As far as tailgating and texting (and talking on the phone) while driving, these things just make me crazy. It also makes me crazy to see people putting on their makeup while driving. Once back in 1990 when I was commuting to an office job in Novato I saw a person actually reading the paper while he was driving at 70 mph. He was using the freeway lane markers as a method of staying in his lane. So I would say this sort of carelessness is not particularly new.

    The whole Deepwater Horizon thing is so disgusting and horrible I don’t even think that it qualifies as being in the same category, since the “proper way” to do things was known, and many of the actual worker bees who were doing the drilling kept pointing out to the corporate money people that what they were doing in order to save time and cut costs was potentially dangerous. Their caveats were consistently over-ridden by their corporate bosses in the name of saving time and money. See how well that worked out?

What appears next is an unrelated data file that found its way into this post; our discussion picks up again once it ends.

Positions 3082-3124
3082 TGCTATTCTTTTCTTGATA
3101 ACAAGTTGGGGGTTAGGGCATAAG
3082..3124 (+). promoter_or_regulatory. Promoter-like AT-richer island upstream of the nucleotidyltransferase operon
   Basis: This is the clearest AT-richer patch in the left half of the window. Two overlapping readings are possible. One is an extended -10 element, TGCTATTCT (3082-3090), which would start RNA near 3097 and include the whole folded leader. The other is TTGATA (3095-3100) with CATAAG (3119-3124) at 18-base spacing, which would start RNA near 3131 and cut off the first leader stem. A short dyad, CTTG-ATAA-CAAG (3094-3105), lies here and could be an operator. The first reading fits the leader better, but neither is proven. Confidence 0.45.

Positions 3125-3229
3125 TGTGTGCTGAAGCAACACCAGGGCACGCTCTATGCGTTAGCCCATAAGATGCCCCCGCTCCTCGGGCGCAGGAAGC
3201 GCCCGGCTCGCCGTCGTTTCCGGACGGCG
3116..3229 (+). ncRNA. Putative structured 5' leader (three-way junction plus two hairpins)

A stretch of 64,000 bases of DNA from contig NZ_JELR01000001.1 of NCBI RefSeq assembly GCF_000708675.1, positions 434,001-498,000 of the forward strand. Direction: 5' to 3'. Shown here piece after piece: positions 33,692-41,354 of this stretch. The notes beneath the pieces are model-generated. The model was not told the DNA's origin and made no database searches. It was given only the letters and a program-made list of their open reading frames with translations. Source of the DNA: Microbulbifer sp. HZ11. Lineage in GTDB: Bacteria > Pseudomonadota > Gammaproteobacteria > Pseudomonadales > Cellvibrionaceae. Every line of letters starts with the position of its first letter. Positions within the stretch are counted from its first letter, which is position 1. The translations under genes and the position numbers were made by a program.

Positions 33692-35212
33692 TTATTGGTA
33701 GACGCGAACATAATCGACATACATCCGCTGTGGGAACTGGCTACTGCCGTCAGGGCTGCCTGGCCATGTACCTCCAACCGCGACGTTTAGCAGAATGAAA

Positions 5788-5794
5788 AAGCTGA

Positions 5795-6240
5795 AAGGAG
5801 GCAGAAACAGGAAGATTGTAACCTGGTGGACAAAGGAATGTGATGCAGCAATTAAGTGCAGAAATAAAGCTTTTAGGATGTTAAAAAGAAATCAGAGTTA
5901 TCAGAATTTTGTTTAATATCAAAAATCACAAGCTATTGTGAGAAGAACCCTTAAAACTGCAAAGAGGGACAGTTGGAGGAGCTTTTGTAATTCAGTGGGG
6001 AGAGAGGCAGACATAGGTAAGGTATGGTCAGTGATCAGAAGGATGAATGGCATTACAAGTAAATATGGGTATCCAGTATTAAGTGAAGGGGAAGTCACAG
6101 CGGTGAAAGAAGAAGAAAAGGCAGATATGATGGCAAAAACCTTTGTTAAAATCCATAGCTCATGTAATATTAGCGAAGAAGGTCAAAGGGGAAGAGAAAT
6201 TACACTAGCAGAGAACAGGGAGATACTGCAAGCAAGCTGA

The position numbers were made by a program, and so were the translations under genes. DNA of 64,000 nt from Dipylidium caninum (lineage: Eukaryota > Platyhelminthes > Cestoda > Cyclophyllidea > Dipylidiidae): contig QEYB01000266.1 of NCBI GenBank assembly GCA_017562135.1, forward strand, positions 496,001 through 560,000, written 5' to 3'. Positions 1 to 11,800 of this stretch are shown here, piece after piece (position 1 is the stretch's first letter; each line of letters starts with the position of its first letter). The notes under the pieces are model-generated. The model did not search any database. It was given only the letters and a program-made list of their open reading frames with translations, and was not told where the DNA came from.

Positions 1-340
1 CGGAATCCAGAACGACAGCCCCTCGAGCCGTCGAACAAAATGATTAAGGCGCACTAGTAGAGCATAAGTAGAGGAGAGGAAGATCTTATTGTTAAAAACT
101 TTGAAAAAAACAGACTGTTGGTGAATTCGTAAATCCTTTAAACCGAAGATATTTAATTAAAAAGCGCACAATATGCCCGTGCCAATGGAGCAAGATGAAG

• Whoever was careless (in a truly global sense) it was still carelessness. “Aw, we don’t need to fuss with all this, they’ll get it to come out right.” No one in charge of the drilling operation was choosing to take the chance of a mess like this — they were simply allowing themselves to imagine that God wouldn’t let that happen to their rigs, more or less. Just like the “you have to trust” tailgating lady. Everything will be fine. It’ll get done. When I hear phrases like that, I reach for my gun.